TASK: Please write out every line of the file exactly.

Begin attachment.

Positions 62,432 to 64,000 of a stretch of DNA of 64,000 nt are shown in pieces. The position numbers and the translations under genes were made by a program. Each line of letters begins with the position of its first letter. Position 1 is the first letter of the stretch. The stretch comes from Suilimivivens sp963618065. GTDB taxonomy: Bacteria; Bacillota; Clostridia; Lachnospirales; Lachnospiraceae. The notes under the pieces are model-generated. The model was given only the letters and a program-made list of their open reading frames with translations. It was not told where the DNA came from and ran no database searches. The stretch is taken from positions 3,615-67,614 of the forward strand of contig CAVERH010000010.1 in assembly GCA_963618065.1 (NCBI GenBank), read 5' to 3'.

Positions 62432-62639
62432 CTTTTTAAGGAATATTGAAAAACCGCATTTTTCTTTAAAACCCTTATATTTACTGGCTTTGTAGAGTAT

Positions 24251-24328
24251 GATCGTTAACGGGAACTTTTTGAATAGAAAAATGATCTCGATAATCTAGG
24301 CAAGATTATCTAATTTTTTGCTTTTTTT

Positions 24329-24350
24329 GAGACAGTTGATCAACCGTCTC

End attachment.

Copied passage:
Positions 62,432 to 64,000 of a stretch of DNA of 64,000 nt are shown in pieces. The position numbers and the translations under genes were made by a program. Each line of letters begins with the position of its first letter. Position 1 is the first letter of the stretch. The stretch comes from Suilimivivens sp963618065. GTDB taxonomy: Bacteria; Bacillota; Clostridia; Lachnospirales; Lachnospiraceae. The notes under the pieces are model-generated. The model was given only the letters and a program-made list of their open reading frames with translations. It was not told where the DNA came from and ran no database searches. The stretch is taken from positions 3,615-67,614 of the forward strand of contig CAVERH010000010.1 in assembly GCA_963618065.1 (NCBI GenBank), read 5' to 3'.

Positions 62432-62639
62432 CTTTTTAAGGAATATTGAAAAACCGCATTTTTCTTTAAAACCCTTATATTTACTGGCTTTGTAGAGTAT

Positions 24251-24328
24251 GATCGTTAACGGGAACTTTTTGAATAGAAAAATGATCTCGATAATCTAGG
24301 CAAGATTATCTAATTTTTTGCTTTTTTT

Positions 24329-24350
24329 GAGACAGTTGATCAACCGTCTC